Travel behaviour

While patterns of travel behaviour are becoming less erratic, it remains challenging to gauge how OutThere travellers will behave in 2023. In our quantitative research, for example, we saw a much more even spread across responses, as opposed to clear-cut answers. While there is undoubtedly an insatiable demand for travel, it seems that OutThere travellers will be far more spontaneous, savvy and perhaps even gratuitous in the way they approach their travels. These are some notable takeouts:

Travel is a firm spending priority (especially for the wealthy) in 2023

87% of OutThere travellers have said that travel will be a ‘high’ (43%) or ‘very high’ (44%) priority this year; a 7% increase as compared to last year. This demonstrates increased confidence and an appetite for travel. Despite continued uncertainty in 2022, 92% of OutThere travellers travelled internationally. These respondents have unanimously stated that the cost-of-living crisis or economic uncertainty will not affect their travel spend. However, we have noted from this data that there is a correlation to wealth. Of these respondents, those in the highest income or household wealth bracket see travel as a ‘very high’ priority, whereas others see it as a ‘high’ priority.

It seems that the wealthy will continue to travel indiscriminately. Of the wealthiest of OutThere respondents, 61% plan to ‘spend more on travel’ in 2023, to ‘upgrade the quality of their experience’, or ‘go further’ and ‘travel deeper’ … an increase of 8% as compared to last year. This means that this already high-spending traveller will have an even greater economic impact and is looking to expand their travel horizons in 2023.

Both long-haul and domestic travel are on the up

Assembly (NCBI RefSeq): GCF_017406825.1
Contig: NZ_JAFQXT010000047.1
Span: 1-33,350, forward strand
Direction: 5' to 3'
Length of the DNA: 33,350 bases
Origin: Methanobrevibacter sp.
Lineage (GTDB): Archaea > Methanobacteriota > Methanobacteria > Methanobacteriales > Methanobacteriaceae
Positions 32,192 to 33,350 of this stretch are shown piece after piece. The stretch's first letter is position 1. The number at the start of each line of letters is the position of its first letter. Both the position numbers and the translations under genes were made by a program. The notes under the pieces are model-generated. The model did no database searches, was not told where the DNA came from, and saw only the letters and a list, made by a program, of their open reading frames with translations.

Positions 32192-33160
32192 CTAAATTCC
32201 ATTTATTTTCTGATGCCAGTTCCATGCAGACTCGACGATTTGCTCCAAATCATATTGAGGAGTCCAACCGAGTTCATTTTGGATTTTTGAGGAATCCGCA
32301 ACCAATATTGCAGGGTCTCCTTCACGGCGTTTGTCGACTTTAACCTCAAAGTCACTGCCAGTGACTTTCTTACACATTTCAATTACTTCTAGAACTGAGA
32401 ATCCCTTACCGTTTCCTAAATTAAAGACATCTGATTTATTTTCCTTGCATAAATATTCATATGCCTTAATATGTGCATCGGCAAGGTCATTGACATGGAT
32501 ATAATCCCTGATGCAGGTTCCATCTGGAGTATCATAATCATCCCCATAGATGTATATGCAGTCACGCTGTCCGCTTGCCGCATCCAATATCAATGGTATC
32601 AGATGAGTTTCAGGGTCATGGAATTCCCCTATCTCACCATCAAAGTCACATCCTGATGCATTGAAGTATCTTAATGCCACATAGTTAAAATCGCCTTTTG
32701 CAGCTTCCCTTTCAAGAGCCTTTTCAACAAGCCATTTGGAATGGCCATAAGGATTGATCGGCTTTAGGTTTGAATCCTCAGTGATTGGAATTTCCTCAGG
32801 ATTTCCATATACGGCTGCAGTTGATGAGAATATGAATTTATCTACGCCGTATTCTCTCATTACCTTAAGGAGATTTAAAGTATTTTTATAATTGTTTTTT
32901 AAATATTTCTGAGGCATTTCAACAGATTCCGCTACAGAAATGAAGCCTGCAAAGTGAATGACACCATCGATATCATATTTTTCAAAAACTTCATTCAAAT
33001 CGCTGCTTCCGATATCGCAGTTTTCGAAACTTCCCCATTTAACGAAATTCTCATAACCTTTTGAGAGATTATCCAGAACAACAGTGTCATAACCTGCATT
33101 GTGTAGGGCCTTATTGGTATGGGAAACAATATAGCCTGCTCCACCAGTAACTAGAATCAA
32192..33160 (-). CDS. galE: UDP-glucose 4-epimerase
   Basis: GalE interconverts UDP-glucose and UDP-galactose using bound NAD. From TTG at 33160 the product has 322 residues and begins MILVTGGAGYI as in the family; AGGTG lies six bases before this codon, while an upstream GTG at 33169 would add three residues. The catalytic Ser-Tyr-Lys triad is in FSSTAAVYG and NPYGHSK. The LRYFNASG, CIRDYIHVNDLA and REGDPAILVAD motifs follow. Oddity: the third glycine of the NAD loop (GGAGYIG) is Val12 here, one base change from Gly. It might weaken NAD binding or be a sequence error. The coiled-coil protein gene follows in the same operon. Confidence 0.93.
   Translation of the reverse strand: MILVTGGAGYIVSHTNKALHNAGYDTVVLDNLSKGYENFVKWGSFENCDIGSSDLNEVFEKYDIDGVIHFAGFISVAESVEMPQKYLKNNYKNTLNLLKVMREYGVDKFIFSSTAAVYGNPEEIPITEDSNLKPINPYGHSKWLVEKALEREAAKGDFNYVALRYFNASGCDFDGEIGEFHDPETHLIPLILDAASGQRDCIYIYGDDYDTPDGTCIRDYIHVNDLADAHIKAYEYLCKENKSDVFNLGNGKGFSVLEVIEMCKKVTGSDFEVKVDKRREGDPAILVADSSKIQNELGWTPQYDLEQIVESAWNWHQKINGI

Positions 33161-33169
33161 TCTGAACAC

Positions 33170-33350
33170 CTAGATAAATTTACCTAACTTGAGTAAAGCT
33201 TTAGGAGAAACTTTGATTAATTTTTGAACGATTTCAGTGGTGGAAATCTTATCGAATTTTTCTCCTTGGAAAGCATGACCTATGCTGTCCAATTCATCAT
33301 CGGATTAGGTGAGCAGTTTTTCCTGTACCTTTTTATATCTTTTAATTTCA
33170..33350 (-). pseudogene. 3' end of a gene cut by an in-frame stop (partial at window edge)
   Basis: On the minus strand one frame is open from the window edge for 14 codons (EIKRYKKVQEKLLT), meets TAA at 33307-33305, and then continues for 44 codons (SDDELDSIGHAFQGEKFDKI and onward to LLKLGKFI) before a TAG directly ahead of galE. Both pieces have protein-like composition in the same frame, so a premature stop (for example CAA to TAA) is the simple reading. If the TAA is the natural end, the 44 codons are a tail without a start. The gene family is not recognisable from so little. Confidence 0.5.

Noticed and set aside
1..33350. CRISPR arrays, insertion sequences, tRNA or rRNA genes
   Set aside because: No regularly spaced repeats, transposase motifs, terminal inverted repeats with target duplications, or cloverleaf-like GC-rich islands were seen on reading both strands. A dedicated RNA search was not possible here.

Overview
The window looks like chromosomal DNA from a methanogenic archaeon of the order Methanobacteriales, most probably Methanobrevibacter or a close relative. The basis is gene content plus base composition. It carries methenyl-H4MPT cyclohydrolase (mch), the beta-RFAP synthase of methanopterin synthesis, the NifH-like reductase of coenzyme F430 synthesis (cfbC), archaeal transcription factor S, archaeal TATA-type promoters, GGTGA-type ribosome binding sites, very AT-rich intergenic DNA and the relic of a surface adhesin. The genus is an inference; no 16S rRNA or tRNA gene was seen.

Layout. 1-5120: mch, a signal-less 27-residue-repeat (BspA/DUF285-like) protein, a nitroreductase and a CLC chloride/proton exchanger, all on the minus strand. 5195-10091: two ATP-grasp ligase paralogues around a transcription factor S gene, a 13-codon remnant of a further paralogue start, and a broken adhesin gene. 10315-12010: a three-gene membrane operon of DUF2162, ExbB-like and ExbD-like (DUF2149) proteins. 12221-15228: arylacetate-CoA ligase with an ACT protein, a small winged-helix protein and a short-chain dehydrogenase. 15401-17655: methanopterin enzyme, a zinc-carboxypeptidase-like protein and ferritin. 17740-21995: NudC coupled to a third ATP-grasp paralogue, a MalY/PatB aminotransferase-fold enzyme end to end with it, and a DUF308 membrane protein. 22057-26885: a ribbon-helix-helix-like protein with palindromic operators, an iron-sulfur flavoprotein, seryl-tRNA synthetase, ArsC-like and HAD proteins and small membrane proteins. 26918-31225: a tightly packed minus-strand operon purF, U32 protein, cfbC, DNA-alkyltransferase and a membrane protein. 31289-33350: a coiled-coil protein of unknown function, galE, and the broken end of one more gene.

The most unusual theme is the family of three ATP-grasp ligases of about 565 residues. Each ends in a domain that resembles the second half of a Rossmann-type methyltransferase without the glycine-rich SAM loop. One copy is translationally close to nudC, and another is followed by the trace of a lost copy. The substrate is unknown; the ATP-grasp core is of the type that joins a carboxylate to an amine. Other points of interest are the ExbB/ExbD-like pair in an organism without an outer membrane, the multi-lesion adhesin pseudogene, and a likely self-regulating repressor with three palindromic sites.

83% of OutThere travellers will travel ‘long-haul’ in 2023. They are planning to take four international leisure trips on average this year, a volume increase of one trip as compared to last year’s research. This is still below the pre-pandemic average of five trips per year. For OutThere travellers, it seems domestic holidays are here to stay, contrary to what the industry in the mainstream is reporting.  Last year, OutThere travellers took two more domestic trips than they had done in previous years and our research shows that they intend to do the same this year.

The renaissance for travel experts continues

This year, 66% OutThere travellers will book their travel with a recommended travel advisor or tour operator, a staggering increase of 29% since 2019. We had anticipated that as the challenges and restrictions of the pandemic subsided, people would steadily return to self-booking, but were pleasantly surprised to find that they will continue booking with travel advisors having experienced the benefits of doing so over the last couple of years.

In addition, 88% of OutThere travellers will seek their inspiration from trusted commentators and mediums – websites, print mediums and specialist blogs being the ultimate source, now outperforming social media and influencer-led activity that had burgeoned in recent years. They are looking to those who can demonstrate a comprehensive understanding and moreover have an opinion of the state of travel today. 64% are looking to be led by travel experts on their choice of destination or travel provider, over proactively researching or picking one for themselves … a significant behavioural lean to the supply side.

Travel better, savvier, further and deeper